Like any other city, the two largest determinants of housing prices in Hangzhou are location and amenities available at a given property. Because development for the past three decades has been so rapid in Hangzhou, it’s easiest to deal with amenities in terms of a property’s age. Properties built during the same time period tend to offer the same sorts of comforts and quality to their residents. In terms of location, the three most expensive areas are West Lake, the Qiantang River in the south, and the Grand Canal. If you can see any of these three things from an apartment, expect to pay significantly more.

Though the Internet’s a powerful tool, it’s important to have a feeling for real estate prices before you commit to anything. Since most expats settling in Hangzhou are short-term renters, we’ll focus on prices first. The following prices are just to give you an idea of what to expect. If you look around a bit, it’s not hard to find outliers both on the absurdly low and absurdly high end of the pricing scale. Based on personal experience, I’d recommend avoiding dirt-cheap places. Unfortunately, I still lack any first-hand experience of living in the exorbitant villas and sky palaces that occupy the other end of the real estate market.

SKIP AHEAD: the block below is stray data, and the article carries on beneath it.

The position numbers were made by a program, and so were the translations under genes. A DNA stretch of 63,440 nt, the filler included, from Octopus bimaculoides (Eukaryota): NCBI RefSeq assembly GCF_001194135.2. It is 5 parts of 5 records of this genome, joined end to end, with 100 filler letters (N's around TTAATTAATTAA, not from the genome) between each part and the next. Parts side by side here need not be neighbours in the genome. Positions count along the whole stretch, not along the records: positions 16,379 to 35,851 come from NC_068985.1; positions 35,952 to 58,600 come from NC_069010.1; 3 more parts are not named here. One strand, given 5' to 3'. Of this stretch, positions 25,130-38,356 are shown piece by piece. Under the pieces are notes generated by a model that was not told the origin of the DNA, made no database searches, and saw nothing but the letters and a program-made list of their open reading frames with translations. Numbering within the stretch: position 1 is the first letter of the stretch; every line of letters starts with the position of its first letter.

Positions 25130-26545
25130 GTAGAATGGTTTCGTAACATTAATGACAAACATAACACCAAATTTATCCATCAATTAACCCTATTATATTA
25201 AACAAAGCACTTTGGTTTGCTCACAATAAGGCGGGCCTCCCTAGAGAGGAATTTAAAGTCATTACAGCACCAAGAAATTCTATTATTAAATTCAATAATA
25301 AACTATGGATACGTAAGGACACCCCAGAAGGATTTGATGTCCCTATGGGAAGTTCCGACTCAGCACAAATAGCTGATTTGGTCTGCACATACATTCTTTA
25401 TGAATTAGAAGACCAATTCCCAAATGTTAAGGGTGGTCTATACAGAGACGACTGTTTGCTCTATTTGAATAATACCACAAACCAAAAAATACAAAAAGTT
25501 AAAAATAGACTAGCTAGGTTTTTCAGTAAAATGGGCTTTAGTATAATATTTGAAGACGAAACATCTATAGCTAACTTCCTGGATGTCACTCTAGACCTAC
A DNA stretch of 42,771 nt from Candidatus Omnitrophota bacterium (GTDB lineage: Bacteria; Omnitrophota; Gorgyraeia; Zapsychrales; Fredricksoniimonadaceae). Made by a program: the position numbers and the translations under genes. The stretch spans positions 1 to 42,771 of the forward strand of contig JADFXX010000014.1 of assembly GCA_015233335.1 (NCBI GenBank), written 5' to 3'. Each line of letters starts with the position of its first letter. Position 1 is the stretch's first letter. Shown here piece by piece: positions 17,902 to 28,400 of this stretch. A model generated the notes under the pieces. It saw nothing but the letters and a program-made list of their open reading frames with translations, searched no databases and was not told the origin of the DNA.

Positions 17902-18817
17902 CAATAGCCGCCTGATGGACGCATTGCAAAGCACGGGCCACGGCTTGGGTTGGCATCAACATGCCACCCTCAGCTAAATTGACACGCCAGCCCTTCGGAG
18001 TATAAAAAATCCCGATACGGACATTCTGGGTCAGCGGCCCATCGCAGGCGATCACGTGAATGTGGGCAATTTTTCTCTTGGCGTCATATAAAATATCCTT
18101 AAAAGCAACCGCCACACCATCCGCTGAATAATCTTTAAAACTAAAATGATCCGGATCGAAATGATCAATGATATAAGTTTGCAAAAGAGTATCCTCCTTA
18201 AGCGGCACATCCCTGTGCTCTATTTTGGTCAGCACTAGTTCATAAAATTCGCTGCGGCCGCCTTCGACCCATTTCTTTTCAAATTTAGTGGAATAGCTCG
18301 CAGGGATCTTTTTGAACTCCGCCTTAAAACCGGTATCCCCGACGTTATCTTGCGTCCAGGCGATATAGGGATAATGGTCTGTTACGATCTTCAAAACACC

Hangzhou’s available housing stock is fairly new, and there are very few free apartments built before 1980. Apartments built in the 1980s through 1990s generally rent for 2,000 RMB per month for a basic one bedroom, one bathroom apartment, usually with a small kitchen and living room. Basic two bedrooms on average go for 2,500 RMB a month. New one-bedroom apartments (i.e. apartments built since the turn of the millennium) rent on average for between 3,000 RMB and 4,000 RMB a month. If you need something bigger and would prefer a new apartment, post-millennial two-bedroom apartments generally rent for between 4,000 RMB and 5,000 RMB a month. Hangzhou’s real estate market is diverse enough that you’ll eventually find something that aligns with your living preferences, more or less.

Many of the most recently built one-bedroom apartments tend to resemble hotel rooms more than apartments. Some people like this, and some detest it - it all depends on personal preference. There is more diversity in terms of layout among new apartments with two-bedrooms or more, which makes sense as there is simply more space to arrange. In general, Chinese youths prefer newer apartments because they view them as slicker and more modern, while the older generation prefers older apartments, as they are perceived to have better social communities.